A couple of speculative days down on the north coast of Gower, at Llanridian Marsh, brought some interesting birds and intriguing light. I decided to pick one spot and stay with it all day, not moving at all.
In many ways it’s perhaps the antithesis of the WALK project, although I know on such meanderings it’s acknowledged that at times it is important to stand still, listen and absorb. I do find, however,that much of my work involves being stationary, in hides or set up somewhere on the coast. I like the idea that if there’s something around it will probably show and if you stay put you get a greater understand of a place. It’s very contemplative and feels like you are investing something sincere into the landscape, giving it time.
A wild Landscape
North Gower is a wild open landscape with big skies. It is very different to the south, which boasts some fine beaches but is also much busier, even at this time of the year. The north holds you in a way that the south can’t. It’s a place that draws you in and offers possibilities that excite.
When nothing seems to happen
It was in this frame of mind that I spent the last couple of days. What would I experience and see giving one spot so long? How would it effect me and would a desire to move take hold? The answer to the latter was a resounding no. Time sped by, eight hours was not long enough, I craved for more, felt cheated when the light finally gave of its last. It wasn’t that Llanridian Marsh was so full of activity, hours would pass when very little seemed to happen. Bird life, save for the odd carrion crow and languid gull, could come to a halt and only very subtle changes in the light were apparent.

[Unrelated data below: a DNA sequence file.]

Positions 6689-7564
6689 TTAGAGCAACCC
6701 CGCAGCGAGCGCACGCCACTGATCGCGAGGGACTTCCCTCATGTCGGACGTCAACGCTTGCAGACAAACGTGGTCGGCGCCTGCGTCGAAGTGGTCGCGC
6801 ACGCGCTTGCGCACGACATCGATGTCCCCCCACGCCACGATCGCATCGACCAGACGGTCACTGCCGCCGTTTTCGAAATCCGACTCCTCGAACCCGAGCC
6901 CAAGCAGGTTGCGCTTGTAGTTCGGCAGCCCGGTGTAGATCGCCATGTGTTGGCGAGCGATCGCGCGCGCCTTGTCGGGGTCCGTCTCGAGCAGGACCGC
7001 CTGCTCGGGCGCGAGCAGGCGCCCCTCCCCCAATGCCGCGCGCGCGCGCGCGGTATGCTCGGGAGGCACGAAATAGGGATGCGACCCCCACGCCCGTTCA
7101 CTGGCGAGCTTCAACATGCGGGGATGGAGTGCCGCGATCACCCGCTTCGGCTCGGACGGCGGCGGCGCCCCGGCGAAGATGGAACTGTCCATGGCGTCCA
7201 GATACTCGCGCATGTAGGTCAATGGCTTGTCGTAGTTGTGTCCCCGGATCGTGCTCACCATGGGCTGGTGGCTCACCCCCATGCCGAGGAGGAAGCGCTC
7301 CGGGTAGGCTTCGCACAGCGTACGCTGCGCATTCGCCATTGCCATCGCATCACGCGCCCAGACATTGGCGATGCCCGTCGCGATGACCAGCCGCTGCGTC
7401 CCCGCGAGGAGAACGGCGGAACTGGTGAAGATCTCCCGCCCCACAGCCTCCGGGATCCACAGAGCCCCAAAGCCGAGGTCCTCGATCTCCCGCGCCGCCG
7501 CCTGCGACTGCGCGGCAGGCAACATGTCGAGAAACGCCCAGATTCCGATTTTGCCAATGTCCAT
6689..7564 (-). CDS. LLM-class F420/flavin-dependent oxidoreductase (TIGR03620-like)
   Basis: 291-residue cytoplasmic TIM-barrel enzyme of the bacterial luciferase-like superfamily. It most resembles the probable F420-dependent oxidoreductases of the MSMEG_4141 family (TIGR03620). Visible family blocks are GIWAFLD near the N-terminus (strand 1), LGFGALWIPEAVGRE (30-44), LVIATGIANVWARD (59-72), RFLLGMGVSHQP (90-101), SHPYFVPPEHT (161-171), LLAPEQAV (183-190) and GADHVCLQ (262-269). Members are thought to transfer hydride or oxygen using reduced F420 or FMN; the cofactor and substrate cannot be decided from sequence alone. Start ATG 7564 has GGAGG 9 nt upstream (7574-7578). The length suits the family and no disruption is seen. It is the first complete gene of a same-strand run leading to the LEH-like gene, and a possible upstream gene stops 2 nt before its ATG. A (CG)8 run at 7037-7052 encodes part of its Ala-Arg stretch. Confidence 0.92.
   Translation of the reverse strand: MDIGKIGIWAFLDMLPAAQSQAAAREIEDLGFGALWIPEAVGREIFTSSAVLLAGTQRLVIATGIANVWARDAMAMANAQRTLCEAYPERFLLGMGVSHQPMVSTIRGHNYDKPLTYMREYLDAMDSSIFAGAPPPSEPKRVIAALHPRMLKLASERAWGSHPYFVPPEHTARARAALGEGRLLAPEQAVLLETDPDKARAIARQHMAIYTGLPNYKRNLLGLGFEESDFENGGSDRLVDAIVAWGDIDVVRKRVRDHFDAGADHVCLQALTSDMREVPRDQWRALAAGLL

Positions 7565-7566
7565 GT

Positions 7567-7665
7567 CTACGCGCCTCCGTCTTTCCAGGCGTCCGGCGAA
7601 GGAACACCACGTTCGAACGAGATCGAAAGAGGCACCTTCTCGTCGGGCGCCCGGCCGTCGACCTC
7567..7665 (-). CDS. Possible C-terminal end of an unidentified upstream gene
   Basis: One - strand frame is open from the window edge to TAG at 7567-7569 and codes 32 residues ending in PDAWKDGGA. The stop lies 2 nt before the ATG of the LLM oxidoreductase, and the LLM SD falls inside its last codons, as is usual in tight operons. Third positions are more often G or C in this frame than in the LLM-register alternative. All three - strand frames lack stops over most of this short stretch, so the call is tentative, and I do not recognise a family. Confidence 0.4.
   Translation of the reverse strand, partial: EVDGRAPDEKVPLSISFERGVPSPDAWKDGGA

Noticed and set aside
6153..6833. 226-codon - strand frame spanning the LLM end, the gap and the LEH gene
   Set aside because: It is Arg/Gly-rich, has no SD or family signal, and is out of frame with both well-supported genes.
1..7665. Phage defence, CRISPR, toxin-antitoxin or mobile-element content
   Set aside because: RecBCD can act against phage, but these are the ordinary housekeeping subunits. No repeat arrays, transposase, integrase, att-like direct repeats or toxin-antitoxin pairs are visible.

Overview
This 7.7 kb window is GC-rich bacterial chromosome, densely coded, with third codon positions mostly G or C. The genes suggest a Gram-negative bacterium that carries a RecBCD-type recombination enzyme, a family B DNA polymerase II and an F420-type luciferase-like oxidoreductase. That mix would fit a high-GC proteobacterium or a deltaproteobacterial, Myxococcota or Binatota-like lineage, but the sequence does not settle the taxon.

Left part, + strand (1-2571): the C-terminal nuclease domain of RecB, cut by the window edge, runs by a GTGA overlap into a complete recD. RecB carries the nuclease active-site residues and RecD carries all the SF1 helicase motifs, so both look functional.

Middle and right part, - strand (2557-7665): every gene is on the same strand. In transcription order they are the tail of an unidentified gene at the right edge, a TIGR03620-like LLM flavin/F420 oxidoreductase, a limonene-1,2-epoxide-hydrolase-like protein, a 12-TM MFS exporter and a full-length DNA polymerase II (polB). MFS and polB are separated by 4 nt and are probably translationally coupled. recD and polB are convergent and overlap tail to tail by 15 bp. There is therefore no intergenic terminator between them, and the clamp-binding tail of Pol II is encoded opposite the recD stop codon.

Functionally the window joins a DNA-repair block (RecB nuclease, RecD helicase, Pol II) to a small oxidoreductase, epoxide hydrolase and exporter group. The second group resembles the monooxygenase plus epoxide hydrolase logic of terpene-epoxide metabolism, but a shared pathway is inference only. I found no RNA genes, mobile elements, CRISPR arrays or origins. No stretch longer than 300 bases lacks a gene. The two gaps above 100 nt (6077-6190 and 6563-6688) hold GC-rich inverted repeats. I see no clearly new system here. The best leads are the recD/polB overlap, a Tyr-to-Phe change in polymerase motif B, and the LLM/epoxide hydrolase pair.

What is the experience?
Externally, however, that is, the visible changes you encounter, are only one aspect of the experience. Internally, how it effects you emotionally and spiritually, is more interesting. It always held the possibility of a significant event, like a hen harrier quartering the marsh or a heavy shower threatening and these were tangible. The harrier was elusive though, but it didn’t matter and only a very light shower flecked the marsh. Merlin, sparrowhawk and a great white egret showed, all fleetingly, but enough to set the heart racing. Staying in one place gave sense to cloud movements over hours and with it light changes that are never quite so acutely observed, I think, when moving through a landscape.
Both walking and the other alternative of staying put offer different experiences, and at a later time I’ll look at the relationship between the two and see where it takes me.
The birds seen from the one spot:
Goldfinch, linnet, house sparrow, starling, carrion crow, raven, jackdaw, green woodpecker, oystercatcher, golden plover, shelduck, skylark, meadow pipit, mallard, little egret, great-white egret, heron, buzzard, merlin, sparrowhawk, red kite, kestrel, great black-backed gull, black-headed gull, lesser black-backed gull, wren, magpie, blue tit, great tit, long-tailed tit, blackbird, dunnock, pied wagtail, wood pigeon, lapwing, mute swan, cormorant.